Here are the next five writers that you voted as your favorites of all-time (out of roughly 1,040 ballots cast, with 10 points for first place votes, 9 points for second place votes, etc.).
NOTE: Don’t be a jerk about creators in the comments section. If you are not a fan of a particular creator, that’s fine, but be respectful about it. No insulting creators or otherwise being a jerk about creators. I’ll be deleting any comments like that and, depending on how jerky the comment was, banning commenters.
20. Jonathan Hickman – 588 points (5 first place votes)
Jonathan Hickman thinks on a different scale than most writers. He has these complex ideas of how his stories are going to go and he manages to tell entertaining individual stories while establishing a much larger narrative. I'm pretty sure it is Greg Burgas who jokes that while certain writers are "writing for the trade," Hickman is "writing for the omnibus." He spent years on the Fantastic Four telling effectively one loooooooong story and he is in the midst of a similar epic story with his run on the two Avengers books. Last year, he told one of the best superhero crossover comics Marvel or DC have had, mostly due to the fact that Hickman is so used to balancing his stories as he moves forward that he was able to adapt that approach to the comic book crossover.
Hickman is much, much more than just superhero comics, of course. He writes two of Image's best titles, the science fiction western, East of West, and the story of what the scientists at the Manhattan Project were REALLY up to. With these independent comics, Hickman is able to express some pretty wild ideas - he has used some out there plots in his superhero work, but his creator-owned work is at another level. Here, we see Albert Einstein at work...
Disturbingly awesome, right?
19. Denny O'Neil – 612 points (11 first place votes)
After breaking in at Marvel through the help of another writer on this countdown (on the next page), Denny O'Neil ended up at DC Comics in the late 1960s and soon made a real name for himself on both Green Lantern/Green Arrow (where he took the two heroes on a road trip across America finding themselves) and, most importantly, the Batman titles in the early 1970s. While editor Julie Schwartz was already heading for a darker Batman in the late 1960s (including working out a deal where Batman no longer HAD to be drawn by Bob Kane's studio), O'Neil really brought it to the forefront, especially as he famously revamped two of Batman's greatest villains, the Joker...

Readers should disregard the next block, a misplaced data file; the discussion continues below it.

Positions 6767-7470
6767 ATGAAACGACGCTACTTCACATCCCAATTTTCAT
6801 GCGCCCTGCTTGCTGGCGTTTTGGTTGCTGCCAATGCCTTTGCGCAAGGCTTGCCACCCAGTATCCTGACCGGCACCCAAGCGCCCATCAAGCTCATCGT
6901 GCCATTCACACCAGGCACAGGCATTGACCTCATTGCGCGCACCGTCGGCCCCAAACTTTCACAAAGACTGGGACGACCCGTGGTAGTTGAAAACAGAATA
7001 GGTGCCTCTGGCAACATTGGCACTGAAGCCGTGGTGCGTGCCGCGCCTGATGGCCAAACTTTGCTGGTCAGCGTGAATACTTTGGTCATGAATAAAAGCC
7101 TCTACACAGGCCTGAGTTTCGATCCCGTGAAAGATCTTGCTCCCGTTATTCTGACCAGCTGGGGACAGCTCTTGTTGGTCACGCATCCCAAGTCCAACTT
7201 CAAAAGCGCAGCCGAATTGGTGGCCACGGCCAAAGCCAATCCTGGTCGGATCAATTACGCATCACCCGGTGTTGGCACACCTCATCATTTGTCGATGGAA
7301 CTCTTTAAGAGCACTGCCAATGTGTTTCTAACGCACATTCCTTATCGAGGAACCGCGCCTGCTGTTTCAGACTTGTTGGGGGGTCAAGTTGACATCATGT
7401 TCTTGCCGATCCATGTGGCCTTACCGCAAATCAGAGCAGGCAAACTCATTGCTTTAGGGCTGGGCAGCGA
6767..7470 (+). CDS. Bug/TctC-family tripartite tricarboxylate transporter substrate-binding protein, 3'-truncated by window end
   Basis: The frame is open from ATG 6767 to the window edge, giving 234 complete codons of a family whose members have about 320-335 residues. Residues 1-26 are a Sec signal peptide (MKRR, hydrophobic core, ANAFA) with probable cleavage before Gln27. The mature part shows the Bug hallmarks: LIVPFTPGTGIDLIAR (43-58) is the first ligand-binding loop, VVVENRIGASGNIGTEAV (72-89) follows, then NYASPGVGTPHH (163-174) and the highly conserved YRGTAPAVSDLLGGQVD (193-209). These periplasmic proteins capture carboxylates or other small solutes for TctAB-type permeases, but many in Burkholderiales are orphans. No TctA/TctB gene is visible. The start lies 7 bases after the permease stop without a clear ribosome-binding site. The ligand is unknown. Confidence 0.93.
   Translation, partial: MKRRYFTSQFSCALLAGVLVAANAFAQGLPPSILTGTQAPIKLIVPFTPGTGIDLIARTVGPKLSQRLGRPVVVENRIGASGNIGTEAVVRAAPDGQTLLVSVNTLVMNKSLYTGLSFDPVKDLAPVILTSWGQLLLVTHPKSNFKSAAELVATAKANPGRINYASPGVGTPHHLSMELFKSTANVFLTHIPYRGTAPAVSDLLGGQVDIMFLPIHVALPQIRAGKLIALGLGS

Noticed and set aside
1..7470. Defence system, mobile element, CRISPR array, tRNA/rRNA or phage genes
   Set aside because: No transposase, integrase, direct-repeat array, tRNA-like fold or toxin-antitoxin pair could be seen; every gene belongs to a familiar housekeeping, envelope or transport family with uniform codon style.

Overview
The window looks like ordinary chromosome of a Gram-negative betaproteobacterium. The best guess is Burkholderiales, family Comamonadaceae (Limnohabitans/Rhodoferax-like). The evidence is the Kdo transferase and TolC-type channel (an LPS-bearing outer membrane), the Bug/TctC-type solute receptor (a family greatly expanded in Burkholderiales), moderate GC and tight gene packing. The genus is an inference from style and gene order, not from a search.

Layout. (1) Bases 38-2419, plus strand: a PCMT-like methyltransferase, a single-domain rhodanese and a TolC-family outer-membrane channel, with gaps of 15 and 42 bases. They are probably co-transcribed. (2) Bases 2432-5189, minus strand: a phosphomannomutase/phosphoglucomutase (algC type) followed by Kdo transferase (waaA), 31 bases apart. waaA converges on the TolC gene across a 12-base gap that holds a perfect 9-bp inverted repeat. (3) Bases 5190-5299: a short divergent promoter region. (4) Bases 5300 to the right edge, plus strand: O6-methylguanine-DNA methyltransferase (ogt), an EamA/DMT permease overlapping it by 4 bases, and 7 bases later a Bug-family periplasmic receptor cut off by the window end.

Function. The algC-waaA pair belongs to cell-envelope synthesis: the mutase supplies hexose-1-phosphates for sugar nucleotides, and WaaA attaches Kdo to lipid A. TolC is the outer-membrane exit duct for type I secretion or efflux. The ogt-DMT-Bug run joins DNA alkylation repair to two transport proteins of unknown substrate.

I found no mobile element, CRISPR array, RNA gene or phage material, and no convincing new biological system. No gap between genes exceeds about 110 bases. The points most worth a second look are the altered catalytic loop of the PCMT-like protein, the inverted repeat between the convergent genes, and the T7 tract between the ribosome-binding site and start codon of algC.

While also introducing Talia and Ra's Al Ghul. O'Neil was the primary Batman writer throughout the 1970s, working with artists like Neal Adams, Dick Giordano, Irv Novick and Bob Brown. After a stint at Marvel during the 1980s (including a run on Amazing Spider-Man and a extended run on Iron Man where he used his own experience with addiction to do a more realistic take on Tony Stark's alcoholism), O'Neil returned to the Bat-books in the mid-1980s to take over as the editor in charge of the line of comics. He brought in Frank Miller for Year One. O'Neil then guided the Bat-universe for roughly the next fifteen years. O'Neil would also still write from time to time again. He famously invented Azrael in a mini-series with Joe Quesada, all part of Knightfall, which was based on O'Neil's view that they should show people what a true "Grim and gritty" Batman would look like, and show why that would be a very bad idea. However, once that story was finished, O'Neil decided to try to redeem Azrael, and he did so by writing Azrael's ongoing series for the entire 100 issue run.
O'Neil retired at the turn of the 21st Century, leaving behind a vast multitude of awesome Batman stories and likely the greatest influence upon the character over the past 40 years.
18. Roger Stern – 629 points (8 first place votes)
I think the best attribute in Roger Stern's work is his heart. His stories tend to be rooted in the decency of heroes - his heroes have HEART, as it were. His Captain America has an interesting reaction to having to kill a vampire (as well as possibly running for elected office), one of the best scenes in his legendary "Under Siege" storyline in Avengers are those where we see the facade behind Captain America crumble a bit when he loses his only photo of his mother. When Stern left Marvel for DC, he brought that style with him to the Superman titles.
Speaking of "heart," here is "The Kid Who Collects Spider-Man," where Spidey visits his biggest fan (SPOILERS AHEAD! Just skip these images if you don't want to be spoiled on a comic that is nearly 30 years old).
Stern was an editor before he began to write a bunch of books for Marvel, and those skills allowed him to pretty seamlessly work his various books together.
Go to the next page for #17-16...